Wikileaks – Don’t shoot the messenger

The US ambassador to Libya should not be personally affected for doing his job.

Libya is not demanding the recall of the US Ambassador. America is making the recall on its own initiative. Perhaps they are right.

In which case Gene Cretz should be given another ambassadorship, thereby distinguishing the requirements of maintaining good foreign relations from unfair personal retribution. Don’t shoot the messenger, he was only doing his job.

Embarrassing comment published by Wikileaks by the US ambassador to China did not result in him losing his job. The US Ambassador to the UK was  critical and contemptuous of Britain’s Afghanistan operations, and gave a highly unattractive assessment of the new Prime Minister, David Cameron — he has kept his job.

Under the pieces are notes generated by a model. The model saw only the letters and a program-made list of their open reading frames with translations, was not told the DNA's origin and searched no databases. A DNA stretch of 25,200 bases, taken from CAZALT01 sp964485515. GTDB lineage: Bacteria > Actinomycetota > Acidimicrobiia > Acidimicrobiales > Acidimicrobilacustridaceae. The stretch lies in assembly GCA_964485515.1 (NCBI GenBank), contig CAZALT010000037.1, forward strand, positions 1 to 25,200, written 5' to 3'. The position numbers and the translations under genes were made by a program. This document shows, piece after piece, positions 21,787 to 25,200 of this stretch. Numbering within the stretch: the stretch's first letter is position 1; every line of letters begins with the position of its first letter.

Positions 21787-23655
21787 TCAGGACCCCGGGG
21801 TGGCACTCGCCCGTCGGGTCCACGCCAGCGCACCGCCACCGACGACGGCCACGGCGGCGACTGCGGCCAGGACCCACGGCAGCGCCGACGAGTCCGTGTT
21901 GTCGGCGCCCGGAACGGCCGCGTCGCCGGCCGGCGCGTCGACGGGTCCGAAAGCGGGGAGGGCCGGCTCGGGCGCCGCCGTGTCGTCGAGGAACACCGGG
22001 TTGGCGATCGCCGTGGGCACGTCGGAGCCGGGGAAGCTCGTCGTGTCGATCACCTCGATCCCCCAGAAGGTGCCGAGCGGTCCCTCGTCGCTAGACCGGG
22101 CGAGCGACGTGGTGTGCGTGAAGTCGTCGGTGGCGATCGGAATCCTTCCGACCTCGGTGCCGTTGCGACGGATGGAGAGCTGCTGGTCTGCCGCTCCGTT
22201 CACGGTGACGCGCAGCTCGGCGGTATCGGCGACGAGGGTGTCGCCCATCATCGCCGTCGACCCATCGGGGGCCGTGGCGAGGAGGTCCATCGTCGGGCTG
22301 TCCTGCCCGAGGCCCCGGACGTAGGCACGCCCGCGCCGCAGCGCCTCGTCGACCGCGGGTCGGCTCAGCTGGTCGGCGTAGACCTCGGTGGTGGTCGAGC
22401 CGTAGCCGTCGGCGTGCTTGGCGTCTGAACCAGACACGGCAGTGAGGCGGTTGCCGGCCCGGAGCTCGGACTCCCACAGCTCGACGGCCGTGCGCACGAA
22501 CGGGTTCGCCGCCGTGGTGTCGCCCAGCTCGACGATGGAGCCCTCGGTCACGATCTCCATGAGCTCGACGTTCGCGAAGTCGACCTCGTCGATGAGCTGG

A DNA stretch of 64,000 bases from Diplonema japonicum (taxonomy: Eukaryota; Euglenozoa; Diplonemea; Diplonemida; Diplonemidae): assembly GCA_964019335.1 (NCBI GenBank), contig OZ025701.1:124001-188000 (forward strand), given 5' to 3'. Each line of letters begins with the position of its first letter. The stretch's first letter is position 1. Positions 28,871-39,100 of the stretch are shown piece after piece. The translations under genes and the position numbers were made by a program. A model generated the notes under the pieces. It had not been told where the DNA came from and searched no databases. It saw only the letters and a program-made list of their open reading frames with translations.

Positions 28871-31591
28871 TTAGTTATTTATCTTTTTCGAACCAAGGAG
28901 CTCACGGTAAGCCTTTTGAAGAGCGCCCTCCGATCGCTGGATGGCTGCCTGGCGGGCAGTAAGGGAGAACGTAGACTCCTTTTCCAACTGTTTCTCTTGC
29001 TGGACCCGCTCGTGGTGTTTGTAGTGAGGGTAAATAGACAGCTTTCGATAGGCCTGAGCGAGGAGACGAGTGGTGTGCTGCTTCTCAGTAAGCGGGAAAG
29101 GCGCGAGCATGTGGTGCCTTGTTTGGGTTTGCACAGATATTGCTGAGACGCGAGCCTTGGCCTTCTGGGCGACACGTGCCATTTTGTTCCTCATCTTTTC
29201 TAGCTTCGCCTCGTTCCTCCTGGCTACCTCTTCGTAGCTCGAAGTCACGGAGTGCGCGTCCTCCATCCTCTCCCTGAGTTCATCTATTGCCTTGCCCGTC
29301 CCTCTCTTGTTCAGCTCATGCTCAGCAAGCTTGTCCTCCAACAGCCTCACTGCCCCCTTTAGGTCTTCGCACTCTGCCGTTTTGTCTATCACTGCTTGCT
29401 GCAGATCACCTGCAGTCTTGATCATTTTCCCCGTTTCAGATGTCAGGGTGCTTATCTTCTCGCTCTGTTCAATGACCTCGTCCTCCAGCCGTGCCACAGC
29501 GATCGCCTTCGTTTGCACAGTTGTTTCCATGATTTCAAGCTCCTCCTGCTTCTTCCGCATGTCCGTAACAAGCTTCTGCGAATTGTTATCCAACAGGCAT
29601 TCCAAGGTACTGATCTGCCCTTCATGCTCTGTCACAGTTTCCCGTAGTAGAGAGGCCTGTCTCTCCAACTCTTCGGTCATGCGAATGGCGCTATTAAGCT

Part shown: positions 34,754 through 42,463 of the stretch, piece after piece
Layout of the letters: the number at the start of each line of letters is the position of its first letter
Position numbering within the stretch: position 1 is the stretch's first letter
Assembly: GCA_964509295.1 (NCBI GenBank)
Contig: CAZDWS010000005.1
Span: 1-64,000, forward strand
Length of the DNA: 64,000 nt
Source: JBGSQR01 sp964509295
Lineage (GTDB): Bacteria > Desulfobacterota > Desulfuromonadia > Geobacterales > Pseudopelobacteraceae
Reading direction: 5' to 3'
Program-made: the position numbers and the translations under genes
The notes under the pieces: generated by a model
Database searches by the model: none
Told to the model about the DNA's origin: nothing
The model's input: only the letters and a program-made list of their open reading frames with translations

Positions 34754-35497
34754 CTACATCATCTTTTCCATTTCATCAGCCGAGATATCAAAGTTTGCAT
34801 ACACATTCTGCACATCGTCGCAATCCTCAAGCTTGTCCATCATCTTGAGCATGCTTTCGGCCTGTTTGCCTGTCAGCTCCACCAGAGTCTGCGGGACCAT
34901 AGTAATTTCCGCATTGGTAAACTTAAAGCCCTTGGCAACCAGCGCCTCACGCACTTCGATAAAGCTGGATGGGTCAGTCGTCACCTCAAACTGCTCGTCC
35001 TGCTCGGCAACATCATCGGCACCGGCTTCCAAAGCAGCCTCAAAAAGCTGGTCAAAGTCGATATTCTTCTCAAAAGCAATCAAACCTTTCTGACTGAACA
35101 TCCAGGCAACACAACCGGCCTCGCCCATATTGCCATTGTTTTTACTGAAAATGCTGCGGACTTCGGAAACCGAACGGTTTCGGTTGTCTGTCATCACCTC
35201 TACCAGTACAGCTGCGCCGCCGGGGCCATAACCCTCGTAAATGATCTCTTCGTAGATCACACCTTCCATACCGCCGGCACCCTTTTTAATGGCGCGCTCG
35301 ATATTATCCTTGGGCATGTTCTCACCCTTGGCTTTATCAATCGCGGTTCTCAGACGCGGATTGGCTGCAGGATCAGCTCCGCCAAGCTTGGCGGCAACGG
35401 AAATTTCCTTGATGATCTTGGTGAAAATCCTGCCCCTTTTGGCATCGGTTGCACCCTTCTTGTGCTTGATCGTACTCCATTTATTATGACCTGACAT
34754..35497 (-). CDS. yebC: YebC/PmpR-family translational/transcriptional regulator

Ghadafi’s personal touchiness though can make any external event swift and personal to resident and visiting foreigners in Libya, and last year took his country into conflict with the EU and Switzerland.  On past form, the reaction the US State Department may well be real and adverse – some WikiLeaks on this would give more understanding!

Gene Cretz’s emails identified personal fears and peccadilloes of the Libyan leader – not from prurience, but because everything in that country related to Ghadifi is relevant.

Of all the more than 25,000 emails sent by US diplomats to Washington and passed to Wikileaks, it is not surprising that those relating to North Korea, Iran and Libya should rise to the surface. There is huge interest in these rogue countries whose actions threaten the safety and stability of other countries.

The State Department also has this interest,  and required this information.  American ambassadors should not need to fear The State Department for doing what is required of them.

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